Killer clown Pennywise is back in the latest adaptation of “It." The film is based on Stephen King’s novel of the same name that was released in 1986. It was turned into a miniseries that aired on ABC in 1990. The movie tells the story of a town where many people, especially children, vanish. The brother of one of those missing children realizes that the culprit is an evil creature that appears every 27 years, and he decides that he must put an end to it.

Grand opening

“It” was made by Warner Bros. and New Line Cinema for an estimated $35 million.

The movie will premiere in the US on Sept 8th at 4,000 locations and has an “R” rating. Movie executives predict earnings of approximately $65 million alone for its opening. It would be record breaking for a horror movie, given that the last big supernatural film, “Paranormal Activity 3”, earned $52.6 million in 2011.

America’s love-hate relationship with clowns

For thousands of years, Clowns and jesters have been used as an outlet for satire and to poke fun at influential people. Their origins stem from ancient Egypt. The English word “clown” first appeared sometime in the 1500s, when Shakespeare used it to describe foolish characters in his plays. The now familiar “Ronald McDonald” type clown with its wig, funny clothing and painted face, only arose in the 19th century.

Clowns have been used for several years to entertain children at parties and bring about a happy feeling in others. But, there’s no doubt that something sinister lurks beneath the smiling facade.

For the American audience, clowns became two faced after serial killer John Wayne Gacy was captured. In the 1970s, this man dressed up as “Pogo the Clown” for children’s parties and pretended to be the epitome of joy.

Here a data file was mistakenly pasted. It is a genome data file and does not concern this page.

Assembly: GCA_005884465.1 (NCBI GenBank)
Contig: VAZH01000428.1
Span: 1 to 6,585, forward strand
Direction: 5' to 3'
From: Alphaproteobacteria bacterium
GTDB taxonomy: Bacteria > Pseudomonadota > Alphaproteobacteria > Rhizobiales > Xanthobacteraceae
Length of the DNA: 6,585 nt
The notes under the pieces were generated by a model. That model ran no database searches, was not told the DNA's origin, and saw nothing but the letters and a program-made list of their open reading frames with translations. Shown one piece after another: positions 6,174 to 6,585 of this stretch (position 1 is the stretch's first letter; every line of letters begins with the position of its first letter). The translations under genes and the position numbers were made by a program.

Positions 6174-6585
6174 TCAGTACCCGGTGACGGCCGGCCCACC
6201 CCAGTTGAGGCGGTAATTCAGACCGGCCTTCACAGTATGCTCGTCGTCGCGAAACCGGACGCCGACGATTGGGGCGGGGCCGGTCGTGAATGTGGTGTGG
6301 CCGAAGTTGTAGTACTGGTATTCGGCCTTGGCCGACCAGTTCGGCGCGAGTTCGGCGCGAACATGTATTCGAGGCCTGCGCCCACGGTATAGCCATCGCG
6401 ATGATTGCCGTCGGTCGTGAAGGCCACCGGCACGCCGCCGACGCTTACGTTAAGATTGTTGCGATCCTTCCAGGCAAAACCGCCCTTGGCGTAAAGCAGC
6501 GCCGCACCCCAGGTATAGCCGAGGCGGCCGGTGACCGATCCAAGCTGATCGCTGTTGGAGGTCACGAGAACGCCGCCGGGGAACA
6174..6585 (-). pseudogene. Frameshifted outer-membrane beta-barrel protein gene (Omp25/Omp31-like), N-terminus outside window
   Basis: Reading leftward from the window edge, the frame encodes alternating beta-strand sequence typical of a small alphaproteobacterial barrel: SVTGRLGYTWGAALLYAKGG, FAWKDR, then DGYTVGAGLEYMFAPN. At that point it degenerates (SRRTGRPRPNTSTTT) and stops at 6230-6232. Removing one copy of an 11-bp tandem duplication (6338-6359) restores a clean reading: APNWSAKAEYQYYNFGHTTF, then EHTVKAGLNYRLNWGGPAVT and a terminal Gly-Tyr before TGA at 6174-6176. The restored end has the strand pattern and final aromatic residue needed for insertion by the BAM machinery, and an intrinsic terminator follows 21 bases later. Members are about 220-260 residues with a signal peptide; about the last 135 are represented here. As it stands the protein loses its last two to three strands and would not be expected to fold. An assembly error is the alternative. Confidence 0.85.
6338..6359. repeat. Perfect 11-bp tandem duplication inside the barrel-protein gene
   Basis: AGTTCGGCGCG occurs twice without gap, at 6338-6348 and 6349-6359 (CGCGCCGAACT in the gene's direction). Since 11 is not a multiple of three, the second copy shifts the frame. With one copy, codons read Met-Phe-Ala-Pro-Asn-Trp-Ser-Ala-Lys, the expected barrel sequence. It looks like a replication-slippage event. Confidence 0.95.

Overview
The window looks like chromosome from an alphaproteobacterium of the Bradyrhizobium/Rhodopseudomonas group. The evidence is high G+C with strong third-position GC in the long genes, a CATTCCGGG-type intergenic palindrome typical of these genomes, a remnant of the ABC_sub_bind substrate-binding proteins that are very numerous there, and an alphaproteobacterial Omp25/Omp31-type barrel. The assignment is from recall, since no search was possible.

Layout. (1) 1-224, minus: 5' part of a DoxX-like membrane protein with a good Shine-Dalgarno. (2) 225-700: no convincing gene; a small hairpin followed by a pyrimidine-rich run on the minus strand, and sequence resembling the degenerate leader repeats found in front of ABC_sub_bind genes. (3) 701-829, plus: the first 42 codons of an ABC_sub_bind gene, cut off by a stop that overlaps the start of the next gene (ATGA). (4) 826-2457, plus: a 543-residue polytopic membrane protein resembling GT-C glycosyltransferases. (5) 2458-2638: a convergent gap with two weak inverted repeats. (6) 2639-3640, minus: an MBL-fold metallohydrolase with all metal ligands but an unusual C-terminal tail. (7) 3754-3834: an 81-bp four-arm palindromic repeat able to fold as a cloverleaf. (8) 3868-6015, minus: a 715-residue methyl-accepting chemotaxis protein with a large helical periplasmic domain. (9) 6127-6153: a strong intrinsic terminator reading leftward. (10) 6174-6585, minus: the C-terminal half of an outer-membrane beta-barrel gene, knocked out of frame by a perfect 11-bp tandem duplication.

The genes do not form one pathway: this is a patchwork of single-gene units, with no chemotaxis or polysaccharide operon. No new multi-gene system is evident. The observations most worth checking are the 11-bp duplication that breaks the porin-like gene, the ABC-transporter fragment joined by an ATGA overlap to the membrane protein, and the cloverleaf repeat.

However, police soon realized he was a murderer, who hid the bodies of his victims under the floorboards of his home. Since then, the connection between clowns and dangerous psychopathic behavior has remained etched in the minds of many. Several movies have featured twisted clowns, including the scary clown doll in “Poltergeist” (1982), “Killer Klowns from Outer Space” (1988), the zombie clown in “Zombieland” (2009) and the murderous clown in “All Hallow’s Eve” (2013).

Television sensation “American Horror Story” also capitalized on people’s fear when it introduced its own killer clown in Season 4: Freakshow. Following its popularity, producers decided to give the clown his own spin off in Season 7: “Cult” which premiered on Tuesday.

Some people’s obsession with clowns crossed the line in 2016. Individuals starting dressing up like them and terrorizing others in at least ten different states. Killer clown look-a-likes chased onlookers with machetes and tried to lure women and children into forested areas. Some clowns were spotted sitting in cemeteries and standing at the side of roadways as well. One can only hope that the premiere of “It” doesn’t cause mass hysteria, resulting in similar, eerie behavior.